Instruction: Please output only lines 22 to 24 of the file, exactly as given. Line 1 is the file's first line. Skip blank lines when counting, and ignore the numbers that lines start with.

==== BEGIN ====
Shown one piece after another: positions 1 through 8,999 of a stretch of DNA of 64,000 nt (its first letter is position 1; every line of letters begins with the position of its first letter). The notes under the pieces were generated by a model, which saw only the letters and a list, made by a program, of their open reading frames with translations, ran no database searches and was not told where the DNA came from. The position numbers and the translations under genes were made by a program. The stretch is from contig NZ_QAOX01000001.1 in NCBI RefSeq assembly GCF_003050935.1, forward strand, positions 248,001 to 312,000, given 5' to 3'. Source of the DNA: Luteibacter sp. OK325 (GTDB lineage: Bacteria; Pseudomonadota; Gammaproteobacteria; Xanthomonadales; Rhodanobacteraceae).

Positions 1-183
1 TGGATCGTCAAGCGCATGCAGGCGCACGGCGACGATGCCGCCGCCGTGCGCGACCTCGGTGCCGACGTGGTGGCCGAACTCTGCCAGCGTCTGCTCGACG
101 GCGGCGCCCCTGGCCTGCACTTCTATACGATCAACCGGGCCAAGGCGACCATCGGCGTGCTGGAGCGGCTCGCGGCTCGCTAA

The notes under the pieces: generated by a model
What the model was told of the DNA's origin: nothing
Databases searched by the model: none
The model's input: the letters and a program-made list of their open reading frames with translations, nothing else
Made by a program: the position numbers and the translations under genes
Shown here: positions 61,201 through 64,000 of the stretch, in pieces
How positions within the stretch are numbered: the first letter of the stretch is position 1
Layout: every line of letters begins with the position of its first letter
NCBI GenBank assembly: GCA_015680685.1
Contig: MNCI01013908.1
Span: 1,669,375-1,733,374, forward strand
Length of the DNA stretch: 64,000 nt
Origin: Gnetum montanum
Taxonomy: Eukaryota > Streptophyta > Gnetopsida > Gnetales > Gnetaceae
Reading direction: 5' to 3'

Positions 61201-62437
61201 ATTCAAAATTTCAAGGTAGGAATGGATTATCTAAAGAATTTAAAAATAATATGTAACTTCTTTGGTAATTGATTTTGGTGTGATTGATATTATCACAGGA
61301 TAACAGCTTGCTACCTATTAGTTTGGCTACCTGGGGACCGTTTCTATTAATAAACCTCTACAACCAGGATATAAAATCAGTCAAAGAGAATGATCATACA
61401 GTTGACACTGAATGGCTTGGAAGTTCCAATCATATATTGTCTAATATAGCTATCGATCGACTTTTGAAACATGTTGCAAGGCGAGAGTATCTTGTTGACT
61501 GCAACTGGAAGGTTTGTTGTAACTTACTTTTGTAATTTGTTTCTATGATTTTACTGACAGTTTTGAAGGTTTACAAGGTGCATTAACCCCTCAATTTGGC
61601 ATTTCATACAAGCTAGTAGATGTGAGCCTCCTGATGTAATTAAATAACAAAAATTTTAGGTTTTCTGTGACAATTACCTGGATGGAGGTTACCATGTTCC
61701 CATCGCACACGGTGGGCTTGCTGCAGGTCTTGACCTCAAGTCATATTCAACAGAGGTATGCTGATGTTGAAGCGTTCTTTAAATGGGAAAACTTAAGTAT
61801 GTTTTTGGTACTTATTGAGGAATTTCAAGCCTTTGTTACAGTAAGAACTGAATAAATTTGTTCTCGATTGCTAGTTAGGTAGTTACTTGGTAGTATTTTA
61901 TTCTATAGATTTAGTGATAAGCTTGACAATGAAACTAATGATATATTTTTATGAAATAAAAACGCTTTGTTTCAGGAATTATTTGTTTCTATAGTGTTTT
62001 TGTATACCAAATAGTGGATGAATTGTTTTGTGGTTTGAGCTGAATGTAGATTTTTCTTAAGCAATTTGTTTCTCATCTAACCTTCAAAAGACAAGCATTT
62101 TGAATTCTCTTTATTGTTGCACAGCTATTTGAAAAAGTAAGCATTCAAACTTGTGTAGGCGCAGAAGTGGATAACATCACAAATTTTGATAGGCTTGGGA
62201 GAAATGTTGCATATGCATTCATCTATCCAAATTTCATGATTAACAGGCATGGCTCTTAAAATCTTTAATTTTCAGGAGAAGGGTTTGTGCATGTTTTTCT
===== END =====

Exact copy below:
61301 TAACAGCTTGCTACCTATTAGTTTGGCTACCTGGGGACCGTTTCTATTAATAAACCTCTACAACCAGGATATAAAATCAGTCAAAGAGAATGATCATACA
61401 GTTGACACTGAATGGCTTGGAAGTTCCAATCATATATTGTCTAATATAGCTATCGATCGACTTTTGAAACATGTTGCAAGGCGAGAGTATCTTGTTGACT
61501 GCAACTGGAAGGTTTGTTGTAACTTACTTTTGTAATTTGTTTCTATGATTTTACTGACAGTTTTGAAGGTTTACAAGGTGCATTAACCCCTCAATTTGGC